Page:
Tip #3: Get References from Similar Previous Jobs

Get the names of homeowners from three jobs, similar to yours that you can call or visit to inspect the contractor’s work. Spend the necessary time to research a prospective contractor as this is where many homeowners get into trouble. Rushed homeowners often jump into a relationship with an unknown entity while assuming that will receive a certain level of quality and professionalism. When a conflict or disagreement arises, and it will, they will wish they had followed Rule #3.

Tip #4: Don’t be Rushed!

Scammers take advantage of emergency situations when homeowners are often most vulnerable. Take your time, as there will be many decisions to be made and rushing into a contract or being told that he is only available this week, is a sure sign that you are being hustled.

Also keep in mind to search for interim solutions for your situation (e.g. tarps on leaking roofs) to buy you time before choosing a long-term remedy to your problem.


Stay Abreast of Local Crime News & Share Your Own Tips

Nextdoor is a terrific source of staying abreast of local scams that target homeowners. Sharing local news stories of scams on local community sites, like Nextdoor, is also a constructive way to make neighbors aware of new scams. Asking follow-up questions for clarification will further fuel awareness and understanding of prevailing signs of fraud.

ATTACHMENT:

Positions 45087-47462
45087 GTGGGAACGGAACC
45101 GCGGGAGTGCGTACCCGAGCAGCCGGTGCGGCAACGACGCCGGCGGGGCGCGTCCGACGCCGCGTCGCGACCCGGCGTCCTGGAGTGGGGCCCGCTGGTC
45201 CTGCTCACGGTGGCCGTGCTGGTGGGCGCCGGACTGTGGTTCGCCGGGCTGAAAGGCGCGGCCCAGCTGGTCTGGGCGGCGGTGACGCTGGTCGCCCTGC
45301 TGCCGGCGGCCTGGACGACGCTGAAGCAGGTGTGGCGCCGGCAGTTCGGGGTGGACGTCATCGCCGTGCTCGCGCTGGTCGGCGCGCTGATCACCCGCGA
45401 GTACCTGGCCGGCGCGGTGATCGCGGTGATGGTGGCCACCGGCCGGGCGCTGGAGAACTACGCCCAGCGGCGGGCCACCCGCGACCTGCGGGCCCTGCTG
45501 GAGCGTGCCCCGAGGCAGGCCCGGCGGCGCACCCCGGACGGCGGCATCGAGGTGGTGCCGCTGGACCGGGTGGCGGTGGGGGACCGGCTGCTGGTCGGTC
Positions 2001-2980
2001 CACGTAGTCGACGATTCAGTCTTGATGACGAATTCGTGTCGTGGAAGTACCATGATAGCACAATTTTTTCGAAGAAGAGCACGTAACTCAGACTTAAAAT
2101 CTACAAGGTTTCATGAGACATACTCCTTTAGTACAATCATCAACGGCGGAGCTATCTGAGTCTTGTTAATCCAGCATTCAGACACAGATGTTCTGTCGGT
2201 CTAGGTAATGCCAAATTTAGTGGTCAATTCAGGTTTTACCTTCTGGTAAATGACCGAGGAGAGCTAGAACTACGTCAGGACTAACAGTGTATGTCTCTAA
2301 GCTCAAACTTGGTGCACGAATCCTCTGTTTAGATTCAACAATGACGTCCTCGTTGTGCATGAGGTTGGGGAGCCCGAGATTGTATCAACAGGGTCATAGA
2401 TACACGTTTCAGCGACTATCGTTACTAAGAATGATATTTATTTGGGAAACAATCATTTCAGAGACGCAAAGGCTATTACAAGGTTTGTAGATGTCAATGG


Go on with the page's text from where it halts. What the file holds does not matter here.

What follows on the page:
Plus, giving thankful support to neighbors that do share helpful information will encourage on-going engagement to the betterment of all residents. Conversely, it is helpful to provide clarification of unusual, but legitimate events, so that neighbors understand what is going on in their neighborhood.

Staying abreast of your local news consumer investigative team, as well as announcements from your local police department will also help you stay current on new or increasing types of scams. These types of public service reports are often strong reminders that you have to be extra vigilant when being in public. Scam artists often work in teams to distract their targeted victims.

YouTube can also be a helpful way to discover and learn about new types of scams, as there are various channels that have taken on personal missions to thwart scammers.


Other Homeowner-Related Crimes


Remote Garage Door Scanning

Though technically not a “scam”, increasing numbers of criminals are canvasing residential neighborhoods using devices to exploit the wireless signals of electric garage door openers.

A neighbor recently shared their experience on Nextdoor when they experienced their electric garage door opening repeated times late one night. Fortunately, the noise awakened the homeowner who was then able to shut the door after each failed attempt.

A Helfpul Video from How to Home: How to Stop Garage Door Break-Ins

How to Stop Garage Door Break-Ins | Number One Way Thieves Get Into the House!

Residential Package Theft

“Porch Pirates” stealing packages delivered to one’s front door has become a well-documented and recorded crime having grown in parallel with the rise of Amazon and online shopping. Since security video cameras may not deter the most brazen of thieves, more homeowners are investing in newer parcel and mail security solutions.

Also see:


Gift Card Scams

Though gift card crime and fraud do not single out homeownership specifically, fraud related to gift cards are certainly of relevance to homeowners and their friends and families.

First, there are two types of emerging gift card fraud or crime:

  1. Con artists that trick victims to purchase gift cards to make a payment of some kind
  2. Tampered gift cards purchased in legitimate retail establishments